by Nancy Baker
Becoming a vampire was easier than she had ever dreamed. . . .
Ardeth Alexander surrendered her mortal life in a night of despair and desire—initiated into a new existence by the five-hundred-year-old vampire, Dimitri Rozokov.
Living as a vampire was more complicated than she had ever expected. . . .
Fleeing Toronto, Ardeth and Rozokov settle in the tourist town of Banff, Alberta. While she tests her new strength against the mountains by climbing, Rozokov returns to astronomy, the science of his youth. Together they hunt the dark reaches of the park, preying on the animals they find there, upholding an unspoken agreement not to taste human blood.
Yet all their activity cannot disguise their restlessness and soon their fragile happiness is shattered by bitter conflict and inevitable betrayal. Angry and unhappy, Ardeth returns to Toronto to try to recatpure the life she believed she had left behind forever.
Understanding what it means to be a vampire would prove harder than she had ever imagined. . . .
What Ardeth and Rozokov do not know is that they are being hunted. A member of the yakuza, the Japanese underworld, is on their trail, seeking the fulfillment of his most secret ambition.
So is his employer, Sademori Fujiwara—a vampire whose extraordinary history is revealed to Rozokov through his diary. From the seductive nights in the imperial court of the eleventh century to the horror and tragedy of the darkest days of the twentieth, Fujiwara’s story is a tale of poetry and violence, of delight and despair. In his life, Ardeth and Rozokov see the promise of the answers to the questions of love, mortality and morality that have torn them apart.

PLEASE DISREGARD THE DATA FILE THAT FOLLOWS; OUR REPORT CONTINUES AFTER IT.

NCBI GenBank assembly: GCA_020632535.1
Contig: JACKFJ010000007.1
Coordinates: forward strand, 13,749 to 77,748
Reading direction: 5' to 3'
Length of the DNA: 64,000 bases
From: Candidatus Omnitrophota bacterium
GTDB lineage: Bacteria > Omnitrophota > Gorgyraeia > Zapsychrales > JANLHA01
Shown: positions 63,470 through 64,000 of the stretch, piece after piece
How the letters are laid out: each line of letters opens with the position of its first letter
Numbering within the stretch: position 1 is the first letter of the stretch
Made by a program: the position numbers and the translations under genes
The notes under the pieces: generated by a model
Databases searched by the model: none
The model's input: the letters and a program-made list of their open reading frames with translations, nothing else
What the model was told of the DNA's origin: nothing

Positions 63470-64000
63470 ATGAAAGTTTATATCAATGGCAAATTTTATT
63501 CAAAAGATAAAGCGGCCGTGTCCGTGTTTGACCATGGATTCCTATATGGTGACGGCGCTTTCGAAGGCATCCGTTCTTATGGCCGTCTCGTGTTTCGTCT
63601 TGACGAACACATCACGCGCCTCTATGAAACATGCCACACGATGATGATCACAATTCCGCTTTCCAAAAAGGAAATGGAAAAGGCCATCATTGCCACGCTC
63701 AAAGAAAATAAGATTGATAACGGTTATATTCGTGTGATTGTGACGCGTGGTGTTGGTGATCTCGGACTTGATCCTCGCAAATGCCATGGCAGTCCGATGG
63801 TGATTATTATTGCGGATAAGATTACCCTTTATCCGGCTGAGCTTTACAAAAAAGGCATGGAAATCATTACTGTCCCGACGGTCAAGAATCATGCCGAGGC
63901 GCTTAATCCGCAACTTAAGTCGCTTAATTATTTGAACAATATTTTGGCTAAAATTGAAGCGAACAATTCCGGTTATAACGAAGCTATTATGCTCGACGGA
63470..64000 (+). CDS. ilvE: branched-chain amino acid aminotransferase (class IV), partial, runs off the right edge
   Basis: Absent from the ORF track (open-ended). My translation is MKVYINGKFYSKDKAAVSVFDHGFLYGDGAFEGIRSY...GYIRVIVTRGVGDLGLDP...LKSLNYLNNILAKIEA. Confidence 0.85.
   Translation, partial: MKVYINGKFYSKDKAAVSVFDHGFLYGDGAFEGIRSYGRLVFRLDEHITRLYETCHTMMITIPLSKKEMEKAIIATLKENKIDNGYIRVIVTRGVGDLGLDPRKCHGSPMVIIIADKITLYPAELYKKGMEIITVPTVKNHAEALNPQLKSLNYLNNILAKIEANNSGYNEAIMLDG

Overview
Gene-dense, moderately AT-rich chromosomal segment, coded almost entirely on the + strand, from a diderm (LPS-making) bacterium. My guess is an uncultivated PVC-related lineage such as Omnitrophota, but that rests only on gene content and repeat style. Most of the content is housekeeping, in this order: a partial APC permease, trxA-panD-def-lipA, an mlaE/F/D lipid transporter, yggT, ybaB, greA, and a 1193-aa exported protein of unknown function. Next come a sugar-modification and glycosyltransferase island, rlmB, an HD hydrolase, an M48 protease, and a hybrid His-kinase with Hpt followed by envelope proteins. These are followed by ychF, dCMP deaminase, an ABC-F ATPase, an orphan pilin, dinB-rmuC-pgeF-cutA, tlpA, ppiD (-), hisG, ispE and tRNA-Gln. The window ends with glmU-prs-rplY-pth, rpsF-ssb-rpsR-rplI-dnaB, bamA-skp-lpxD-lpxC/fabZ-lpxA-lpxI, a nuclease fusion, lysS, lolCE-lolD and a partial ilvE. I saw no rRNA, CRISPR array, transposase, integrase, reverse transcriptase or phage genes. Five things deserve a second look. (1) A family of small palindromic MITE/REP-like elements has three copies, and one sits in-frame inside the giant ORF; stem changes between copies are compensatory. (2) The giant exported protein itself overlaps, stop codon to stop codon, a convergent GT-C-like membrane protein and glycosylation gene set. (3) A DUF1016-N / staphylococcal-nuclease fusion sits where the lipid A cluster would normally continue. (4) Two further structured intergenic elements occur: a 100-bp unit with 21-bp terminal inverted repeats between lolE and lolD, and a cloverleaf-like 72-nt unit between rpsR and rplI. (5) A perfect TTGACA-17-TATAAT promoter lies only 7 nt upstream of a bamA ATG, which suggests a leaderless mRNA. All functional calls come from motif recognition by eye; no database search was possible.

Fujiwara’s power draws them back together to face those questions again—but the price that they all have to pay for the answers will be higher than any of them expected.
Blood and Chrysanthemums is a tantalizing tale of modern horror, with a twist of Japanese gothic, certain to leave an indelible mark on the imagination.
Other CZP books by Nancy Baker:
Praise for Nancy Baker
“Baker’s style combines, or alternates between, traditional realism and fantasy; realism with its developed, motivated, complex characters; plots which attempt to reflect life as we live it; and straightforward, transparent prose—and fantasy, with its more stereotyped characterizations; stylized story lines; and formal, sometimes poetic language. The latter style is more prominent in the part of the novel which flash back to ancient Japan, where the prose lilts gracefully.”
“Nancy Baker writes about the vampires next door . . . they bicker over petty, everyday things. They are jealous when a partner flirts with someone. They worry about paying the rent . . . ‘They’re Canadian,’ she says.”
—The Vancouver Sun
“Baker evokes the various figures from Japanese culture familiar in the West—yakuza, samurai and medieval court ladies and their pillow books—but she goes beyond clichés and invests these characters with a solidity and poignancy that contrast sharply with the simpler Canadian horror of The Night Inside. This is a more contemplative offering, and while it is not always successful, it has moments of great effectiveness. Ardeth’s nocturnal cross-country hitchhiking trip is particularly noteworthy for its undercurrents of violence and loneliness.”